Very interesting numbers. Would you mind calculating on the HR 31 and 34?, it would be great to compare them and both with the 34.7 and the 34 Dufour.
    All of them are class A , but wich of them are really safety for crossing the North Pacific.

    Best winds
     
  7. Guillermo
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    Guillermo Ingeniero Naval

    You make me work too much, Antonio! :)

    Here some numbers for the HR 34. As always take them with care.
    HALLBER RASSY 34

    INPUTS
    Loa = 10,28 m
    Lh = 10,28 m
    Lwl = 8,73 m
    Bmax = 3,42 m
    Bwl = 3,08 m
    Draught T = 1,85 m
    Body draught Tc = 0,67 m
    Moulded depth H = 1,48 m
    Disp = 5300 kg (lightship)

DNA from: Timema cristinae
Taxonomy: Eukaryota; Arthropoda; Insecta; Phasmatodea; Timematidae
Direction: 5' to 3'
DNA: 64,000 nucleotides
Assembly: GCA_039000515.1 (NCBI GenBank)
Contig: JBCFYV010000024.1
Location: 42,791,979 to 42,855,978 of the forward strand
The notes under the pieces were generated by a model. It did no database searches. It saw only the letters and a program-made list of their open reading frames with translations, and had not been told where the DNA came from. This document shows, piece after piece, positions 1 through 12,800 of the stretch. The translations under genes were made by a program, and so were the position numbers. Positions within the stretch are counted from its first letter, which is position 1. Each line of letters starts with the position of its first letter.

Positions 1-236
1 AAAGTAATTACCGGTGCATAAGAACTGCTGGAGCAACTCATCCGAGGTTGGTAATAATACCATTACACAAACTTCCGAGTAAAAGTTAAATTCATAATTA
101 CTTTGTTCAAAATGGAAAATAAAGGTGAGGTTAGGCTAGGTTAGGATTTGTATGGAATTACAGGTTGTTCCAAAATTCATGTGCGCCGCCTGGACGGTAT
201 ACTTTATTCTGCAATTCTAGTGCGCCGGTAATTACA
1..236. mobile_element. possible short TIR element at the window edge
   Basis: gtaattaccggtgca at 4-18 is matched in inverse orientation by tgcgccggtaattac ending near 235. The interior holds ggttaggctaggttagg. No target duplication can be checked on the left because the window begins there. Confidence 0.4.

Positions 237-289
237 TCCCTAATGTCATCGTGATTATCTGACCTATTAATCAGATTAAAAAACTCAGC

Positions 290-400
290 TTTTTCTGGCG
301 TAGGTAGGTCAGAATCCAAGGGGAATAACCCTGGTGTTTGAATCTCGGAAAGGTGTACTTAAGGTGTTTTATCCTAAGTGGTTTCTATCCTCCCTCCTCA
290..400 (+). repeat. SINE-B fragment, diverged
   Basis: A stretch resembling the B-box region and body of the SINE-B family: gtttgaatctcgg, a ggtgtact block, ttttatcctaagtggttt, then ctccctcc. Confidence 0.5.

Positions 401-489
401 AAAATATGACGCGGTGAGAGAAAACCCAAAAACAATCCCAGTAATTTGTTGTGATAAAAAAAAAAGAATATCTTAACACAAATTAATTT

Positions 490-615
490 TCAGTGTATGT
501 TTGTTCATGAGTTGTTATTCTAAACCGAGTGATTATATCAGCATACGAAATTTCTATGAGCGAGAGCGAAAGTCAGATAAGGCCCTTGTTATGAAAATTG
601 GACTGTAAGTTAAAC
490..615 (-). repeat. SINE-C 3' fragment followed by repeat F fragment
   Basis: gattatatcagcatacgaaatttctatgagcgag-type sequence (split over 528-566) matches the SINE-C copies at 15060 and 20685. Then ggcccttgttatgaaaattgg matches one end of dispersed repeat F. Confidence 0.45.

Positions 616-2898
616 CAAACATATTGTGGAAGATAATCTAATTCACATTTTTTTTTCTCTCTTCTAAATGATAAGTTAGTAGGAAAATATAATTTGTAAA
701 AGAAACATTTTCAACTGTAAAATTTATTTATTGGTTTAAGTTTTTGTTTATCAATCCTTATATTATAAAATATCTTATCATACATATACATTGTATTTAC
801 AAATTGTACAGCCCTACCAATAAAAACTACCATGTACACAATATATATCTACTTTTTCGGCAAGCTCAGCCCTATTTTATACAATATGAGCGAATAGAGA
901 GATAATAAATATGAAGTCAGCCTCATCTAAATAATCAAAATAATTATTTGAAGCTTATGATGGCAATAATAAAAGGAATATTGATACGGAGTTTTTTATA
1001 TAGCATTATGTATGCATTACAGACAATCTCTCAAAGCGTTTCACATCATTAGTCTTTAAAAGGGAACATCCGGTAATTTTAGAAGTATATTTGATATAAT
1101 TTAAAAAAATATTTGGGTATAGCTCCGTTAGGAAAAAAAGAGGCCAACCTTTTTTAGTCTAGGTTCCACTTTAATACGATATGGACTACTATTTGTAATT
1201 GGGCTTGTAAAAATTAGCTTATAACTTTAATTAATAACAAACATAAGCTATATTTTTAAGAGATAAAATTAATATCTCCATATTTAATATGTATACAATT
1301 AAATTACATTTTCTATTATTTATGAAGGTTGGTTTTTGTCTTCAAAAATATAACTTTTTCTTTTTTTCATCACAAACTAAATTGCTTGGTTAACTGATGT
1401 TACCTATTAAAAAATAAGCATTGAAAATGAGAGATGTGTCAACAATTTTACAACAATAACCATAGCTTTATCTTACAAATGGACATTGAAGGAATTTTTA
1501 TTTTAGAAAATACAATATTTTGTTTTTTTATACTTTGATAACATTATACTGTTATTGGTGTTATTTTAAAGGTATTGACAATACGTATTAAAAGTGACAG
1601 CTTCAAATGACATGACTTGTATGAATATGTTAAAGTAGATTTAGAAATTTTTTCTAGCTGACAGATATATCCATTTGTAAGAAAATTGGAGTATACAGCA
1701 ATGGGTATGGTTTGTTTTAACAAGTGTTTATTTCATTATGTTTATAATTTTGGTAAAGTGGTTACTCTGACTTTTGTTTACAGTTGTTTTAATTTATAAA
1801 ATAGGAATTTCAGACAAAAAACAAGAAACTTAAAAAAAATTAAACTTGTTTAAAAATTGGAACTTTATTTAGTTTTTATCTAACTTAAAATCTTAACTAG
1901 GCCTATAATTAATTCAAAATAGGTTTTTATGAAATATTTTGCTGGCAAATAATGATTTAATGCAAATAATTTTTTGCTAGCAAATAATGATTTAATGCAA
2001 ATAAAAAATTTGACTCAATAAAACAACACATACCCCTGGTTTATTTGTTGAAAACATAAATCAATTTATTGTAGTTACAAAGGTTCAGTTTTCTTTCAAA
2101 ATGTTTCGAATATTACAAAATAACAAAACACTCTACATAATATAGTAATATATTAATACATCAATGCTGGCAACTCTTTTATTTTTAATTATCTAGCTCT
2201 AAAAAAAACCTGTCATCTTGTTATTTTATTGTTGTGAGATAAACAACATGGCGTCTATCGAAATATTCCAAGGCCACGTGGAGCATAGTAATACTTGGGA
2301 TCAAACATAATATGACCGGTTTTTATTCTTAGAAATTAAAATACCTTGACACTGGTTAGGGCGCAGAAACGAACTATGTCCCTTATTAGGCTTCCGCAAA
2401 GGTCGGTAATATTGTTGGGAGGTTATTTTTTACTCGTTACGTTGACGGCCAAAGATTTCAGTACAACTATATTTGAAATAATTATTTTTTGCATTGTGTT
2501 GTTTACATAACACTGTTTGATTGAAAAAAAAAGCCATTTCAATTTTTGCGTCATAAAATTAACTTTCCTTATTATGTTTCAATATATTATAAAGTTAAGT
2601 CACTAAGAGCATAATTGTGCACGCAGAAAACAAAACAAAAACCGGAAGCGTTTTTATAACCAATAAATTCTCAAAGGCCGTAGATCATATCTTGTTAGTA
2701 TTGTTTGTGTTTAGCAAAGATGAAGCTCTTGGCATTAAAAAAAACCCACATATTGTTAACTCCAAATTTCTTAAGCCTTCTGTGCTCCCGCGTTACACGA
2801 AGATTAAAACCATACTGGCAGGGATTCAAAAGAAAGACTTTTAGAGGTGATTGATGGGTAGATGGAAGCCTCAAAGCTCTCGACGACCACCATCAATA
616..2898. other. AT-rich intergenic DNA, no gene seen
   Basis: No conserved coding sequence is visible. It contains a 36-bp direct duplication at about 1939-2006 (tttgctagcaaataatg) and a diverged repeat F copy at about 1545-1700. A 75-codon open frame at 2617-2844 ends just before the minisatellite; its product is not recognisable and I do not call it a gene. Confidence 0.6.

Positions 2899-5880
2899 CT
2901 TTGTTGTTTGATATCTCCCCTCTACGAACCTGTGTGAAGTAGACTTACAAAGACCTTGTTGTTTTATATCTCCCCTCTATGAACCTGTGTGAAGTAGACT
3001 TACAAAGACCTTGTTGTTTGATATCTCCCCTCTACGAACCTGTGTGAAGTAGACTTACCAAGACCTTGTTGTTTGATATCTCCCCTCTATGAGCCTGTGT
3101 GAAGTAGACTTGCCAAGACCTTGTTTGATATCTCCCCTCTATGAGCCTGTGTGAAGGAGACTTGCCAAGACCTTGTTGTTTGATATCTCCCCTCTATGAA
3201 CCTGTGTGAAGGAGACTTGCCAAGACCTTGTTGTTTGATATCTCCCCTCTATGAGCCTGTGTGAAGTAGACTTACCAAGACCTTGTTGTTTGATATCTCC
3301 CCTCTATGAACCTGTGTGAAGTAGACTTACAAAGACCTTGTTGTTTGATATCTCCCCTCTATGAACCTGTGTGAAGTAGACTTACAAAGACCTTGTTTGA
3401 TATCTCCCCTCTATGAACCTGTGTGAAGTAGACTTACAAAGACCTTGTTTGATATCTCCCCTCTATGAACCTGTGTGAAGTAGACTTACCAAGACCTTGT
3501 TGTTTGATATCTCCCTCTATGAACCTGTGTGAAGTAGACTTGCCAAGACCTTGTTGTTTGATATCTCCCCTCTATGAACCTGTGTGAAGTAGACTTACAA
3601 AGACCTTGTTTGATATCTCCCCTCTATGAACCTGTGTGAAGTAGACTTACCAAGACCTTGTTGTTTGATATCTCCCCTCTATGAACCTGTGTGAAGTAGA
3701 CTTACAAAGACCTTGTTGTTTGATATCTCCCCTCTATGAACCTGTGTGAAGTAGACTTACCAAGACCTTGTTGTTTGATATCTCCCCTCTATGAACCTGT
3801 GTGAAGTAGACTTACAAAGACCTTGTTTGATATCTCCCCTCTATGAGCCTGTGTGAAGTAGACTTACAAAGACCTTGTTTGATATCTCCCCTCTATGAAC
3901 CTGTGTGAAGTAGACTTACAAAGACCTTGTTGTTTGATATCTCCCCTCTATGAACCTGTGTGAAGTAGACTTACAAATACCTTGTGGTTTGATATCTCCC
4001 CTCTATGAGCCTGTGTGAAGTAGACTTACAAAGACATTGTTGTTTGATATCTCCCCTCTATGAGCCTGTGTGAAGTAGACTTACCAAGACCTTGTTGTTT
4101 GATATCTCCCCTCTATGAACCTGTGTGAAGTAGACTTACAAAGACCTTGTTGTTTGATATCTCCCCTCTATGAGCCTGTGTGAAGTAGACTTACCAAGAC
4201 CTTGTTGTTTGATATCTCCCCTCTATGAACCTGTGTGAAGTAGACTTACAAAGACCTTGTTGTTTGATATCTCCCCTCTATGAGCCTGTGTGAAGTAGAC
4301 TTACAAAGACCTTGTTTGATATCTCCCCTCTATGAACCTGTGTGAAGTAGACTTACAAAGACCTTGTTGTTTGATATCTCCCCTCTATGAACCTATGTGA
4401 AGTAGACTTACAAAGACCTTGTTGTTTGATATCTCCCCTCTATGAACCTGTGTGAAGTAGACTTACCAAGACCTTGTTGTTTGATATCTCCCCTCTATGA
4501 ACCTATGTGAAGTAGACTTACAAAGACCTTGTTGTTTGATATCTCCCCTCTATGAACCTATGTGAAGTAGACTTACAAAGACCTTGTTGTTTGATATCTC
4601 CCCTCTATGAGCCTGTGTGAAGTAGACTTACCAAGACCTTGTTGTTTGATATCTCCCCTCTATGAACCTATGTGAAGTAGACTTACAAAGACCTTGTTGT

Ballast = 2100 kg
    Sail area = 55 m2
    Mast height = 15,01 m
    Heeling Arm = 6,74 m
    Power = 21 KW


    OUTPUTS
    Length/Beam Ratio (2Lwl + Lh)/3B = 2,70
    Lwl/Bwl Ratio Lwl/Bwl = 2,84
    Length/Draught Ratio Lh/T = 5,56
    Beam/Draught Ratio Bmax/T = 1,85
    WL beam/Body draught Bwl/Tc = 4,59
    Ballast/Disp Ratio W/Disp = 0,40
    Displacement/Length Ratio D/L = 222,18
    Sail Area/Disp. Ratio SA/D = 18,39

    Sail Area/Wetted surface SA/WS = 2,30
    Power/ Disp. Ratio HP/D = 2,44 HP/ton
    Hull speed HSPD = 7,17 Kn
    Potential Maximum Speed PMS = 8,11 Kn
    Velocity Ratio VR = 1,13
    Best motoring speed (1.1) CSPD = 5,89 Kn
    Capsize Safety Factor CSF = 1,98
    Motion Comfort Ratio MCR = 23,74

    Roll Period T = 2,74 Sec
    Roll Acceleration Acc = 0,12 G's
    Stability Index SI = 0,80
    Angle of Vanishing Stability AVS = 124 º
    Dellenbaugh Angle DA = 19,53 º (14 kn wind)
    Wind pressure coefficient WPC = 1,08

    Estimated STIX 39,82


    As always: Whatever correction and better info on the real thing will be greatly appreciated.

    Cheers.
     
  8. Guillermo
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    Guillermo Ingeniero Naval